Between 1930-1940, Δ9-tetrahydrocannabinol (Δ9-THC) and CBD were isolated. Since Δ9-THC has psychoactive effects, researchers looked to CBD as a potential anti-seizure treatment. However, the lack of known molecular targets in the central nervous system hampered the characterisation of these molecules until the discovery of cannabinoid receptors (CB1 and CB2) and the identification of an endogenous cannabinoid system in the brain (endocannabinoids) in the late 1980s and early 1990s.
Despite decades of hesitation, the efficacy of cannabis paved the way for it to become more widely used, especially in cases for which no existing drugs worked.
In 2012, a patient suffering from seizures due to Dravet syndrome, was administered a low-Δ9-THC cannabis oil, which brought about a sharp decline in her seizures. Shortly after this, GW Pharmaceuticals initiated a Phase I trial in 2013 to test Epidiolex (CBD) in epileptic children.3 The Phase III clinical trial concluded in 2016, leading to approvals by US and European medical agencies.
Cannabis and the drug discovery process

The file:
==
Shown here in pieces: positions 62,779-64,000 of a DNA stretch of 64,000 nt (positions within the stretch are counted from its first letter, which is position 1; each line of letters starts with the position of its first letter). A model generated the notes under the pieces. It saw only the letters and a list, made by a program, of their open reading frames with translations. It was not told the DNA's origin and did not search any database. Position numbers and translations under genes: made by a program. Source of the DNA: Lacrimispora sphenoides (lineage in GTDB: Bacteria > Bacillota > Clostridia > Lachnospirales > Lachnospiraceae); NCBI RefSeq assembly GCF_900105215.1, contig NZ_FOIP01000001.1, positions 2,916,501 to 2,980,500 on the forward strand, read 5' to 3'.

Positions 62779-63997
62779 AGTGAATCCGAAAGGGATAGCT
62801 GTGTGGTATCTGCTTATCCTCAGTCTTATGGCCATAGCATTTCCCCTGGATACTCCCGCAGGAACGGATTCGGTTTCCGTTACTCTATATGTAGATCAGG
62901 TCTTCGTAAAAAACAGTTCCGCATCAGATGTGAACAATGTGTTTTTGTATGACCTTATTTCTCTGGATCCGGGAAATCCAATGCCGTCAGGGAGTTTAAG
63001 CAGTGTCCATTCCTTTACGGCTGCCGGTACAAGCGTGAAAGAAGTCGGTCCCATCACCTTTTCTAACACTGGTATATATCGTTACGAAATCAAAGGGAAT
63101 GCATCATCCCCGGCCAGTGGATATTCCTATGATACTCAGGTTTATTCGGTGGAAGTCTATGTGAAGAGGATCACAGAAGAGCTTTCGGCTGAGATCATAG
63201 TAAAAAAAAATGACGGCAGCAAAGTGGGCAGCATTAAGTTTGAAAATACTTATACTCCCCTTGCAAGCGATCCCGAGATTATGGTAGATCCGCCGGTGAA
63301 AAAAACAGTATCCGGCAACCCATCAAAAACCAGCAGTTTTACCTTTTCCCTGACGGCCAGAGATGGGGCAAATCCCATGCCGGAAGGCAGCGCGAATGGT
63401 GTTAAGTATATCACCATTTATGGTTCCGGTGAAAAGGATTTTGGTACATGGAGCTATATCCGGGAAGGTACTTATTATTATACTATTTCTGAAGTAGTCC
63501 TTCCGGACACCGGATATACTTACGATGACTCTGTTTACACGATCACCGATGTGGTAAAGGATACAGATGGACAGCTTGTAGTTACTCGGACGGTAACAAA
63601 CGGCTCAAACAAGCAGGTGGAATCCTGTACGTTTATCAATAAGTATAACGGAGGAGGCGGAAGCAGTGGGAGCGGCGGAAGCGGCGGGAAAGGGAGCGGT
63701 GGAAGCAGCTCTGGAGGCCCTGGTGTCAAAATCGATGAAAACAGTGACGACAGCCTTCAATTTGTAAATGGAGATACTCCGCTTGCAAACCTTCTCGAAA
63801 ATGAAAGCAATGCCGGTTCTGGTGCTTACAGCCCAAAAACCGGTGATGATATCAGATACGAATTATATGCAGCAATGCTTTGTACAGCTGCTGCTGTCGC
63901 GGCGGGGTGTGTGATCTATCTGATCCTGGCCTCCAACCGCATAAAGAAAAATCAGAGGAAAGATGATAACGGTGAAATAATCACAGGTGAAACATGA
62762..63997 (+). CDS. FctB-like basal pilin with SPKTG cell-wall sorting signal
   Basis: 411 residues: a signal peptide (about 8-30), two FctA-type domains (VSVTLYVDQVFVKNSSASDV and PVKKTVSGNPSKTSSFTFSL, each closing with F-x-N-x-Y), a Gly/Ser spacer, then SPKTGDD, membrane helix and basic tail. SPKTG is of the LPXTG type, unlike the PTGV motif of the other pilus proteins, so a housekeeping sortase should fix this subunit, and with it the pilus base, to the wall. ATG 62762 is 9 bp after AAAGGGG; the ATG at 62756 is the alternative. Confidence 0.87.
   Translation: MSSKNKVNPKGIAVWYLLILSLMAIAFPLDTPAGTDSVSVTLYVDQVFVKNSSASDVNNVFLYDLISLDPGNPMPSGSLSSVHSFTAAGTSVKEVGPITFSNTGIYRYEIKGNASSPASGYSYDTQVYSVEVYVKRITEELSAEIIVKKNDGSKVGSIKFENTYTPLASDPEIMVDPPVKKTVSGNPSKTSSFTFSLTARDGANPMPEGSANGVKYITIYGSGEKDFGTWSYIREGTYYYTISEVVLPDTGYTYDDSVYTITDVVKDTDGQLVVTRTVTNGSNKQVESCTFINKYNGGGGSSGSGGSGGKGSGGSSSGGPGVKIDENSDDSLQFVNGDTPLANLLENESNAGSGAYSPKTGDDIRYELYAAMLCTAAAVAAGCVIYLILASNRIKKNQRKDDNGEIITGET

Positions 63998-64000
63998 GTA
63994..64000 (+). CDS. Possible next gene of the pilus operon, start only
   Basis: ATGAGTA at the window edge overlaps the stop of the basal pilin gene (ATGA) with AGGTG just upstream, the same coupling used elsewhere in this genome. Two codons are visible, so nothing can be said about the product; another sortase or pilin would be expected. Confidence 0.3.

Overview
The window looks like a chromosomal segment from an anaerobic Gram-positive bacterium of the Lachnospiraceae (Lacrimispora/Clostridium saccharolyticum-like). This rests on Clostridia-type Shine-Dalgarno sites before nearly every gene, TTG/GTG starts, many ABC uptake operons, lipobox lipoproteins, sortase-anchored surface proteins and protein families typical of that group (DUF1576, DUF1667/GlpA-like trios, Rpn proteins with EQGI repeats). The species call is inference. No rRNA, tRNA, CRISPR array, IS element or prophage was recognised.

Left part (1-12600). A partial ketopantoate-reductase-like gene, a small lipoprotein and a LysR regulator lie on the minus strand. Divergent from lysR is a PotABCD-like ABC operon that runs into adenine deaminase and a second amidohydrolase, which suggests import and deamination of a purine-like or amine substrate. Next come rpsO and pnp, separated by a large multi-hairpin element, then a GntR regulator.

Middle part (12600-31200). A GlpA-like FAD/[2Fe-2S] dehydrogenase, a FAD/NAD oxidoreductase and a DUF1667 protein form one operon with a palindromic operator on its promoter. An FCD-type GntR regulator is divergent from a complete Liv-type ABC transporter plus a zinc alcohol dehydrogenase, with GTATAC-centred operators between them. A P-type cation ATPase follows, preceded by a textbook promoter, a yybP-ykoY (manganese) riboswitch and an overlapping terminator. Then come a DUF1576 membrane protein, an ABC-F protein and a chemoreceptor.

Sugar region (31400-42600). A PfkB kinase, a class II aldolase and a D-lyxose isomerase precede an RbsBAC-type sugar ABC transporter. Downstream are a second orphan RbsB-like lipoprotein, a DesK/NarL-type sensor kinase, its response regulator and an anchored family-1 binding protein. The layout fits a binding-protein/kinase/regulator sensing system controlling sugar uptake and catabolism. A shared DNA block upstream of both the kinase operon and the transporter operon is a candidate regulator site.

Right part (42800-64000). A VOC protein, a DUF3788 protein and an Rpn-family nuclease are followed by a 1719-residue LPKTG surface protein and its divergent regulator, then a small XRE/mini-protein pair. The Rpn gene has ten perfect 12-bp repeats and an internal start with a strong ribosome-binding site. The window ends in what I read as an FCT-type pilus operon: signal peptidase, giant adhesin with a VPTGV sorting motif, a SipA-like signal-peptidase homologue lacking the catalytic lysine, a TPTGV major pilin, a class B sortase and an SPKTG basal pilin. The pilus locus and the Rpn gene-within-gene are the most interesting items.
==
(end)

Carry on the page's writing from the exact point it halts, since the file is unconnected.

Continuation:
Despite a long history of successful use, effective drug candidates like CBD would have been missed with the traditional drug discovery process. Scientists at Enveda use a process called ‘reverse translation’, where they start with plants that have a successful history of use, then identify leads that can be optimised into drug candidates. Utilising both omics data and laboratory assays, aids in the identification of novel targets and disease pathways addressed by these molecules.
Typical high-throughput drug discovery processes start from druggable protein targets, such as neurotransmitter receptors. Scientists then find molecules that bind to and influence a given receptor’s activity. Since epilepsy is caused by overexcitability of neurons, anti-epileptic drugs typically target receptors that control neuronal excitability, such as GABA and glutamate receptors. Interestingly, neither of these are bound by CBD.4 Unlike Δ9-THC, CBD also does not interact with cannabinoid receptors at concentrations typically achieved with oral intake.5